The vast majority of Algerian Jews left with the French in 1962 in the wake of the Algerian War, but Benaya BenHamou’s family stayed on in Oran. They remained another five years until conditions were so unsafe that even their Muslim friends were advising them to leave. Benaya told his story to Point of No Return.
“It always stuns people when I tell them that not all Algerian Jews left when Algeria became independent.
My family sided with the Algerians in the late 1950s, when the FLN asked all Jews to choose (between the Algerians and the French). There were only about 1,000 Jews in Oran. My father was well-loved in the city. We thought that nothing would happen to us. But in 1965 Islamists spread rumours about Jewish spies working for the Mossad. At that time we realized that we had better leave the country. But it all happened so fast. I was 15, and all I wanted to do was see my other cousins and friends in France.
“At school I used to be bullied because of my Jewish origins. People would ask me explanations for the suffering of the Palestinians. Everybody in the neighbourhood knew we were Jewish. The synagogues and graveyards had been vandalized. In 1967, when war broke out in Israel, my father’s Algerian friends advised him to leave the country before it was too late. That is how, in a rush, I left my beloved city of Oran. I never saw it again.
“I do not know any Jews still living in Algeria. Most emigrated to France. Some went to Morocco.”
About the Decret Cremieux:
Following the French conquest of Algeria, the Decret Cremieux offered French citizenship to Algerians – Muslimsas well as Jews. The Muslims declined. Initially fewer than 5% of Jews accepted to become French citizens. Then it was imposed on them. Benaya believes that French citizenship not only weakened the Jews’ ties to their religion, but caused tension with Muslim Algerians. (On the positive side, however, it enabled the Jews to escape the humiliations of dhimmitude, which historically placed the Jews last in the social pecking order.)
Scroll down to a post by Hubert Hannoun, setting the context for the Decret Cremieux on Zlabia, the Algerian Jews’ website.
“When the French passed the Décret Crémieux in 1870 most Jews accepted French citizenship but some were reluctant. The Décret Crémieux sparked debate and soul-searching, especially among important families in Oran, Tlemcen and Constantine. Algerian Jews asked themselves whether the Jews would be better off under French law or whether tradition and religion would suffer under France’s lay legislation.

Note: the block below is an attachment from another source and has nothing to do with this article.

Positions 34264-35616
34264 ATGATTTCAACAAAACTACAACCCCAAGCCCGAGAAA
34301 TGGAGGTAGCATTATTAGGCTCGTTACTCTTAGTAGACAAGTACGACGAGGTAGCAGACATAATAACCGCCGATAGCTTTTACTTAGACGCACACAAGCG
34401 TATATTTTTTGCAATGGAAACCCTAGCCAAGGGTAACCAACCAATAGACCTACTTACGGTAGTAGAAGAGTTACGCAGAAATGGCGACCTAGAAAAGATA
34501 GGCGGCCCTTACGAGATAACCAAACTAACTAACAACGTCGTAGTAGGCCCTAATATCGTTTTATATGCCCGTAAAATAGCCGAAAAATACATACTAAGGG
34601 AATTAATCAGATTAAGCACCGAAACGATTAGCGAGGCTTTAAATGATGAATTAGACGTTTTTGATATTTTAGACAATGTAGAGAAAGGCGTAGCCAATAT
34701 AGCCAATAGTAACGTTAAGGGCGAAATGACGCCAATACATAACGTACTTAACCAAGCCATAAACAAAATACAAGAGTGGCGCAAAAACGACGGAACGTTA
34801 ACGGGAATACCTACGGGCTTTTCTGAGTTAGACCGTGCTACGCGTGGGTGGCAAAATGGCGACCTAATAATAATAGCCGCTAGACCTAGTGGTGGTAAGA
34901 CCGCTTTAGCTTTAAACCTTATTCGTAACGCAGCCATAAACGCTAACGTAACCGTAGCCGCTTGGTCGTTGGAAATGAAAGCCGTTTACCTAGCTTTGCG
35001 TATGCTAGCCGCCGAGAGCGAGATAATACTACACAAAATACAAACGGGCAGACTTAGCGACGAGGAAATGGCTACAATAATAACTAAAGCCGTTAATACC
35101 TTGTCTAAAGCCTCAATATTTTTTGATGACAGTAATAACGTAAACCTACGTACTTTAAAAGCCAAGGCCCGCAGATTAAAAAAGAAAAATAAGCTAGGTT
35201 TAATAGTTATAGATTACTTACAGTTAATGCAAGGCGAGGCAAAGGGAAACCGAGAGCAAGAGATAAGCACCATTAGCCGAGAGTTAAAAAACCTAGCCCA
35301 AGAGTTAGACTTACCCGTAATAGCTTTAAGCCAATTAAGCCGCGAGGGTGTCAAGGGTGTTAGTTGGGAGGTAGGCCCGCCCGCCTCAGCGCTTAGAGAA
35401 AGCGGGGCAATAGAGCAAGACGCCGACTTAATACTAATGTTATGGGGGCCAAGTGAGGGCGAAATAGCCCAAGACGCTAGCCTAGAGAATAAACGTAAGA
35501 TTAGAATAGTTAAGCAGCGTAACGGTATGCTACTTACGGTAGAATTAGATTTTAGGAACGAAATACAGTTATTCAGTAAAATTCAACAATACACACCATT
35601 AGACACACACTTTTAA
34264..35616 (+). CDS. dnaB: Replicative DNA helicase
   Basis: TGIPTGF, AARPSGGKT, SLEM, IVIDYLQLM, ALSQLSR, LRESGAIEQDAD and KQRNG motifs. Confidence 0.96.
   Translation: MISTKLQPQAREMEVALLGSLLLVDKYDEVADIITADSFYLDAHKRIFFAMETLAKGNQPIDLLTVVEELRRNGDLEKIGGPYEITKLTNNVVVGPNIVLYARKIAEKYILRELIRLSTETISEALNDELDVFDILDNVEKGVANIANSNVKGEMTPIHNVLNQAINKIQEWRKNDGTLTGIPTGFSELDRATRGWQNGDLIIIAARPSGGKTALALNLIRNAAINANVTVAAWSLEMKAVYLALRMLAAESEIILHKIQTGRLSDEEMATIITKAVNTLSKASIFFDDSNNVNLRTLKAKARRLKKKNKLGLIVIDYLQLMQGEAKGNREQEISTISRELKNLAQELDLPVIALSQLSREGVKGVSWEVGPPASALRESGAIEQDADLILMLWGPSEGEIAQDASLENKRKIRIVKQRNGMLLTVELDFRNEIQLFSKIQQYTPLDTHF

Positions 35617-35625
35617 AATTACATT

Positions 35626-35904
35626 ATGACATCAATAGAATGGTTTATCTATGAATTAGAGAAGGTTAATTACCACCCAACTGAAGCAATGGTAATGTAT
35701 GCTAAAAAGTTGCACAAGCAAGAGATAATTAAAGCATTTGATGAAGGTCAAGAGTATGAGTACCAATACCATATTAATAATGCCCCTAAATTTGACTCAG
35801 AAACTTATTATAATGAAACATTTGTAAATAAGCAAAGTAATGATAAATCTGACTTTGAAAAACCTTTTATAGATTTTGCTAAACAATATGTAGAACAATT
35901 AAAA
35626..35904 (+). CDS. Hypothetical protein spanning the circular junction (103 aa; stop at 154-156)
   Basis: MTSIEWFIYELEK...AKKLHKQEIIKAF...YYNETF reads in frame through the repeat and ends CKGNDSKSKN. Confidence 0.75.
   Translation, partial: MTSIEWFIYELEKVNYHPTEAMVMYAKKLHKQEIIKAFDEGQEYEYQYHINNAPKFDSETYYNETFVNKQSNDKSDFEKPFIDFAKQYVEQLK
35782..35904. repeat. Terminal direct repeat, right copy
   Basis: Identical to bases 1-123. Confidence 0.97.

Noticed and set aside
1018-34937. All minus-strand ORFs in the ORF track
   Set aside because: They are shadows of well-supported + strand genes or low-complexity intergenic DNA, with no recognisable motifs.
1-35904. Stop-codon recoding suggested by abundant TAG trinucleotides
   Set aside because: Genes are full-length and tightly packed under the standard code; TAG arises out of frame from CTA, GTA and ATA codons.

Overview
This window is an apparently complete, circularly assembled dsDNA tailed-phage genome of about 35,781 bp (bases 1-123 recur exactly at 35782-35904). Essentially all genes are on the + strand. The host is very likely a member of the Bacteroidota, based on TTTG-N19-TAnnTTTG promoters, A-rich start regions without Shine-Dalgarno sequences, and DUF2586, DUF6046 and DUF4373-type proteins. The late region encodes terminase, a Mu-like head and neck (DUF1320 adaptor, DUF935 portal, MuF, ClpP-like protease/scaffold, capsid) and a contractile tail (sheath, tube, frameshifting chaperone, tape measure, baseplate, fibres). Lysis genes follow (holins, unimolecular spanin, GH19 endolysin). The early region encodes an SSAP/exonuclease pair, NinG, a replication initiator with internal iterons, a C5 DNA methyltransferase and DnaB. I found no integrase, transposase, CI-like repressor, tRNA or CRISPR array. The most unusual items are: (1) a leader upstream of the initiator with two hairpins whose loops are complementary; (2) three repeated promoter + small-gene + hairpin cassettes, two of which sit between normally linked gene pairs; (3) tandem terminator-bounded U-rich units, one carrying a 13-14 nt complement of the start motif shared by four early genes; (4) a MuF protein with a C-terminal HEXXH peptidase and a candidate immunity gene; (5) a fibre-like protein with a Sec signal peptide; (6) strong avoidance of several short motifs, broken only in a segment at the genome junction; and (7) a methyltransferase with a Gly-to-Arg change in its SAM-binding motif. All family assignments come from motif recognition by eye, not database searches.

“When the French saw that very few Jews were interested they went even further. They didn’t allow Algerian Jews to decide for themselves. Anyone who was born Jewish automatically became French. The other Algerians did not benefit from that law – if they wanted to become French they could, but they did not want to. (And neither did the Jews at the beginning). So the history of Algerian Jews is very complex: they became French, and they threw in their lot with the French against the Arabs. Than in 1940 they lost their citizenship. So they had to face French antisemitism on one side, and the Arabs’ anger (because they felt betrayed) on the other. We were trapped!
“It was a kind of a trap, for two reasons.
“First, most French in Algeria were antisemites. There even was an ‘anti-Jewish’ party. In the 1940s the French betrayed the Jews by stripping them of their citizenship under Vichy law. The Jews were caught between two stools: most Arabs had not forgiven them for accepting French citizenship; the French spread antisemitism throughout Algeria.
“Secondly, the religious argument turned out to be true: As Algerian Jews arrived in France they became less religious, and lost their traditions from fear of being considered ‘Arab’.
“I consider that if the French had not introduced the Décret Crémieux in the first place this would have never happened. Giving citizenship to the Jews and not to the Muslims aroused jealousy and tension between the two communities. The French translated antisemitic texts into Arabic during the 1940s. That is why Algerian Jews had to deny their origins.
“It is possible to hear a Moroccan Jew say he is proud to be Moroccan, or a Tunisian Jew say he is proud to be Tunisian. But an Algerian Jew can only be proud to be French, and nothing else.”